Depressingly, Armageddon remains rather popular; Rotten Tomatoes gives it a mere 39% rating, although the audience score is a better 73%. I must admit to not having watched it, but I suppose Bruce Willis is rather popular over here…

Here’s a great photo of one of ANA’s Star Wars jets:

Fantastic pan-shot of ANA's freshly delivered Boeing 777-300ER in C3PO Star Wars livery takes off from Kansai International Airport! #AllNipponAirways #KansaiInternationalAirport #KIX #Japan #ANA #c3po #starwars #disney #boeing777 #Repost 凄いかっこいい写真by @soh
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Dog people outnumber cat people almost two to one

@nifty took a look at animals and pets.

Especially given that a new baby panda was recently born in Japan’s most well-known zoo, Tokyo’s Ueno Zoo, I was surprised to see pandas relatively low in the listings; penguins beating dolphins also seemed a bit odd.

I wouldn’t really recommend a visit to Japanese zoos; the two inner-city ones I’ve been to, Kobe’s Oji Koen Zoo and Osaka’s Tennoji Zoo are more prison camps than zoos. Safari parks are a bit better, and aquariums are impressive, although they could do with more space for the dolphins and whales.

After Ueno zoo’s baby panda, perhaps the most popular amongst the internet generation is the Siamang gibbon in Higashiyama Zoo in Nagoya with its distinctive old guy scream:


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Over four in five Japanese are regularly penny-pinching

@nifty recently published a survey looking at economising and ecology.

My home air conditioners make me worry about both economising and ecology; my wife runs them about one or two degrees too cold for me, and I hate to think how much they are chewing up in terms of both electricty bill and general environmental impact with respect to not just CO2 from the electricity generated, but also pumping out warm air into the atmosphere.

Here’s a rather glum-looking eco pig assaulting a little kid:

Earth Day Tokyo 2010
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Retirement in Japan

It’s something we’ll all (hopefully, although Trump seems to be trying his hardest to save us from that worry…) have to face, retirement, the subject of this survey from @nifty.

I just recently started our company pension scheme, and I’ve managed to reconnect myself with one of my UK private pensions, and after a visit to a financial adviser last month, she informed us we had enough to survive, although enjoying might be a different matter… Most Japanese companies still have a hard retirement age of sixty, and some (like my employer) with schemes to reemploy people on rolling yearly contracts at no doubt reduced wages.

I skipped translating question seven, as it was a list of famous people who are growing old ideally; top for men was Tokoro George then Tamori, and for women it was Sayuri Yoshinaga followed by Tamori. However, my ideal, who features nowhere in either the male or female top ten, would be Beat Takeshi. I’d love to be as talented to basically not give a care about anything or, as is more probably true, to be able to appear to not give a damn.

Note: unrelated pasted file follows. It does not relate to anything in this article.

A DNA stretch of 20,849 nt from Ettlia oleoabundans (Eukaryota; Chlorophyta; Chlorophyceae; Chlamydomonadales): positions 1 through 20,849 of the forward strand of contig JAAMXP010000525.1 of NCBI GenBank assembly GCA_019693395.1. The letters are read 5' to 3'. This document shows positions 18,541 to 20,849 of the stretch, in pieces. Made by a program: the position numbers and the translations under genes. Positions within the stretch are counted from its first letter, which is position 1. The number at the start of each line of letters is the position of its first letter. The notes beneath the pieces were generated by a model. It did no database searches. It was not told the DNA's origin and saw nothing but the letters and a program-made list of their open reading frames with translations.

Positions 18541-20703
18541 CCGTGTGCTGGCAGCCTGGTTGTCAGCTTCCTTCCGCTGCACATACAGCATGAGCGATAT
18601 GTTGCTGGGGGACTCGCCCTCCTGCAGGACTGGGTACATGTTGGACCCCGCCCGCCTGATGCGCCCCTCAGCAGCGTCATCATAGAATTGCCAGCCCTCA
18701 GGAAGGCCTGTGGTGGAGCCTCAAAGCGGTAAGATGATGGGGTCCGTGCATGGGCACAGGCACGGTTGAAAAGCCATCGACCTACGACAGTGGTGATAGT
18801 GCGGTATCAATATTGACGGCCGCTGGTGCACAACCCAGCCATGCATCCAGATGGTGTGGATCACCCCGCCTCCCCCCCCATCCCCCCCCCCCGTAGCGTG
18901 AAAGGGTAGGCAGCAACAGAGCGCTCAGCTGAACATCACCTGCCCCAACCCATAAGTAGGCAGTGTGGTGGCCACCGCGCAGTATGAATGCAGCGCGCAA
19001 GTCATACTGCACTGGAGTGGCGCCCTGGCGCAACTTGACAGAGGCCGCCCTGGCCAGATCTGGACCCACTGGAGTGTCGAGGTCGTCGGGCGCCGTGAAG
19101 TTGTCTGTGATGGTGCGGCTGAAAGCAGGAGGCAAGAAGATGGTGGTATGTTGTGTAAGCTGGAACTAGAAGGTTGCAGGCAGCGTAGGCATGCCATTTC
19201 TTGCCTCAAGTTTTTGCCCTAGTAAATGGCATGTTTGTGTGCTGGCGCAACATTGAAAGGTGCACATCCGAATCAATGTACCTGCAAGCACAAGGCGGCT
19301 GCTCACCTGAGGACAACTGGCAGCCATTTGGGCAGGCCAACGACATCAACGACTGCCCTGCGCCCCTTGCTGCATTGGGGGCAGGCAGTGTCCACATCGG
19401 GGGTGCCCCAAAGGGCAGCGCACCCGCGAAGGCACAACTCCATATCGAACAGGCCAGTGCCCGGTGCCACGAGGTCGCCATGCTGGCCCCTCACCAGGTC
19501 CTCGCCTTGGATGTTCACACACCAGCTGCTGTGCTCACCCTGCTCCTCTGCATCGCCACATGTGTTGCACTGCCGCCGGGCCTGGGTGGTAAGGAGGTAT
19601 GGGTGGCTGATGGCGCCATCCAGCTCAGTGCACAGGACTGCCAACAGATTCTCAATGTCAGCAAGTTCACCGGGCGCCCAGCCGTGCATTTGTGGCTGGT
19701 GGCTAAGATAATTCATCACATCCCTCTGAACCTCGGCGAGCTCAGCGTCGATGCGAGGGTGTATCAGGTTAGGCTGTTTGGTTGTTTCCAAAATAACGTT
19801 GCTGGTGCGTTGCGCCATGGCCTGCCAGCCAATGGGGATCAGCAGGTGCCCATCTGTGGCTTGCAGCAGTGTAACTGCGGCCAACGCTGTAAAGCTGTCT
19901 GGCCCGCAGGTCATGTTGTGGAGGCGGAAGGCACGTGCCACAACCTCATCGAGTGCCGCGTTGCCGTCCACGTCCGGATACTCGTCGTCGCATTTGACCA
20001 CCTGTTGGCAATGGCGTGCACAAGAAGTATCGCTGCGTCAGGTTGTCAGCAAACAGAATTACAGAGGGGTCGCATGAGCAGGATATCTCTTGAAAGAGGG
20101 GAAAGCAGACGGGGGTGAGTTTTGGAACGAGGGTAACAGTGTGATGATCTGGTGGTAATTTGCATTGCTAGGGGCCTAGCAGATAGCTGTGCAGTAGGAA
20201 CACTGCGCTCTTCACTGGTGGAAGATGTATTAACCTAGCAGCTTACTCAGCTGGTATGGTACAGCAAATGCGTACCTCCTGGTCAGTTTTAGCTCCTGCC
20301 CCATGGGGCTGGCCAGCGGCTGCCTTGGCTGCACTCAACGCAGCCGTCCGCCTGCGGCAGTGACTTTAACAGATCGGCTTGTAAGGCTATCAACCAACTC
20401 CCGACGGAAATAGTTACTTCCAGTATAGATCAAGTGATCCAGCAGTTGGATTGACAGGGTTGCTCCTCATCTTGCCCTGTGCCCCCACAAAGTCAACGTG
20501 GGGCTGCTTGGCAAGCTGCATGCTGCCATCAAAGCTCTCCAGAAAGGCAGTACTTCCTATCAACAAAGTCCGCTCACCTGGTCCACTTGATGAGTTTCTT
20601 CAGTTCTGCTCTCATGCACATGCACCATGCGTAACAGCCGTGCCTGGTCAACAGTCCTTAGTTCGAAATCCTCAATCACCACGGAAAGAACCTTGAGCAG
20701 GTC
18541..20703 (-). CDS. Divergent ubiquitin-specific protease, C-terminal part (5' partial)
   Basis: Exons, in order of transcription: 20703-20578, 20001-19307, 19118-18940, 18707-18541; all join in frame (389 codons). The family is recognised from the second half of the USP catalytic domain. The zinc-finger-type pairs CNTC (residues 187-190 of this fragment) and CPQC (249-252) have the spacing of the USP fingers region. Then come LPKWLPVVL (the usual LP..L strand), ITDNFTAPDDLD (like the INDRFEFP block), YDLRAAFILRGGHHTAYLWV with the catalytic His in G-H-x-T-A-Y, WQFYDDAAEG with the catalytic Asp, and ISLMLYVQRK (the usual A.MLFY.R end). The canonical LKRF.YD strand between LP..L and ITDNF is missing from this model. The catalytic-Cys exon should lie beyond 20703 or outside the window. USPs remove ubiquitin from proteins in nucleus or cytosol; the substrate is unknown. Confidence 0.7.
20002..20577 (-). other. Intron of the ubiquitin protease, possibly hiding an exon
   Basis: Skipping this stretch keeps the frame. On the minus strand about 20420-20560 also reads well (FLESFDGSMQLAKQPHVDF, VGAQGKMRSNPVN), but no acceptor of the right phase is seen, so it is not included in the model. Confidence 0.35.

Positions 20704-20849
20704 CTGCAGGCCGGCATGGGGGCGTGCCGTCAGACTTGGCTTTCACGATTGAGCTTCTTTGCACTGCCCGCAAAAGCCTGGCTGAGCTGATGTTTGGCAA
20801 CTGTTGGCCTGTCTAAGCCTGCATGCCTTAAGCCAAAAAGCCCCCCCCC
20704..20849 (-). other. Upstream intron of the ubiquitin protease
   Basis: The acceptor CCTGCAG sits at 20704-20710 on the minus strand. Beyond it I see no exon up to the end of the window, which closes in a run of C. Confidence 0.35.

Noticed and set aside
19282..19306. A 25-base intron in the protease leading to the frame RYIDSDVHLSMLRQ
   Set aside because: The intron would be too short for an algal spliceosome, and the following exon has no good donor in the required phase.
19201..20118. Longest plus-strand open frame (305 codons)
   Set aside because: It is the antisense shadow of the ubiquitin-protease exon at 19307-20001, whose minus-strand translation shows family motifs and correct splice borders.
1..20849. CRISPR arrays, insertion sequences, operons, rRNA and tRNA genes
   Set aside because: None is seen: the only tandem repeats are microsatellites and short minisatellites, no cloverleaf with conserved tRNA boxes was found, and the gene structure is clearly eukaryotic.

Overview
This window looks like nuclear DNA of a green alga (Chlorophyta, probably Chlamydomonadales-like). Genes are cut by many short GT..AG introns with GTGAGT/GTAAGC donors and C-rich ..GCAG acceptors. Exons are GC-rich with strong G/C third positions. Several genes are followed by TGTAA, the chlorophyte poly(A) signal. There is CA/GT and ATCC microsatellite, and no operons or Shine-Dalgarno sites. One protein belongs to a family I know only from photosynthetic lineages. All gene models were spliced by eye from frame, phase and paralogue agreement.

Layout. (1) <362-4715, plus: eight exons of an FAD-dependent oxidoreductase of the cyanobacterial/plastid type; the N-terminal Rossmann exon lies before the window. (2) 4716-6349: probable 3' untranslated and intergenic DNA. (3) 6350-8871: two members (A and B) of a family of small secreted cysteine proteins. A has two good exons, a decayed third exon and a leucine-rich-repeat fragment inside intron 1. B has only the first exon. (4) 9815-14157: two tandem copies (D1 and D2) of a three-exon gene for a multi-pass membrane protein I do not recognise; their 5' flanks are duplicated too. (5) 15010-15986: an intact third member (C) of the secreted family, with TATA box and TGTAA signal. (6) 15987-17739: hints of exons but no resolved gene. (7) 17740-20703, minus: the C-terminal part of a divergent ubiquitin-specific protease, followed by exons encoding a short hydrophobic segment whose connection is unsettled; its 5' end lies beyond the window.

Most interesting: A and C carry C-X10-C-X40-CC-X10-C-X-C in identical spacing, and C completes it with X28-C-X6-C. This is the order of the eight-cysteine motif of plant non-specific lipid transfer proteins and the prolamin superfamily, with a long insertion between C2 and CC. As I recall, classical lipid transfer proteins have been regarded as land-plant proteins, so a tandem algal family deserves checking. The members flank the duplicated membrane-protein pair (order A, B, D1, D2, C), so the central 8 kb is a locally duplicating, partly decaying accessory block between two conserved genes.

Here’s some random Japanese people enjoying their retirement:

Energetic Seniors
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Tokyo

A simple title for this survey from @nifty, a broad look at many issues surrounding Tokyo.

I don’t really know which wards I’ve been to as I’m not sufficiently familar with the geography. Perhaps in the survey there was a short reminder of the main stations or sights in each ward.

I’ve been on just the one bus tour of Tokyo, and the one good place was the Geihinkan, the State Guest House or Akasaka Palace. Getting tickets is a little difficult, so a tour is probably the best way to assure entry.

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Japan’s summer not liked by almost two-thirds

@nifty recently reported on a survey into summer.

Japan’s summer is far too hot and quite humid, interrupted by far too windy and extremely humid typhoons, so I quite understand why it doesn’t seem that popular here.

I don’t take any particular measures against mosquitoes; bites irritate me and the area swells up quite a bit, but it’s just too much bother for rather little effect, in my opinion. I’ve also once had nasty heatstroke that caused me to sweat about three litres-worth once I retired to an air-conditioned room to rest.

The seventh question was about which musicians or celebs suit summer; most of the names mean little to me, but number two was Keisuke Kuwata, who brings on a summer mood as soon as I hear any of his music. Here’s a currently-showing advert for Hawaii: